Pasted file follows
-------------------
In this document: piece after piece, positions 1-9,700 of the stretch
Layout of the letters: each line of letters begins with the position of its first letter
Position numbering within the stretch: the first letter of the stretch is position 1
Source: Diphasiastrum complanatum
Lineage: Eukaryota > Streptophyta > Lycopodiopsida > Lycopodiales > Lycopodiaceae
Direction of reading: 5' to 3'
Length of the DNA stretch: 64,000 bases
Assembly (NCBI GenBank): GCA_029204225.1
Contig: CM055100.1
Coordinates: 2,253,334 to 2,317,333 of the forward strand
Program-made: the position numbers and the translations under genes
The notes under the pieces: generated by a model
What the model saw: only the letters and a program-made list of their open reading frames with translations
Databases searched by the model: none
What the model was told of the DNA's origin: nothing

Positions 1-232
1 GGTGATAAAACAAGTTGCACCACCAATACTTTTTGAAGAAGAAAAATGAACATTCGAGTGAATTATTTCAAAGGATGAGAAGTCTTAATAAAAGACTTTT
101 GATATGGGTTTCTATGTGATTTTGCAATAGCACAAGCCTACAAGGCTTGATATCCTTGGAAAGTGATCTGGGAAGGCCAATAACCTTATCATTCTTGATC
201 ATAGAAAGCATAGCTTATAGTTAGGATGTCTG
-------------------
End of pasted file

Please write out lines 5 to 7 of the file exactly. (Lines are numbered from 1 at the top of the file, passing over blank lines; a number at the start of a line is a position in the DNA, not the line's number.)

Lineage: Eukaryota > Streptophyta > Lycopodiopsida > Lycopodiales > Lycopodiaceae
Direction of reading: 5' to 3'
Length of the DNA stretch: 64,000 bases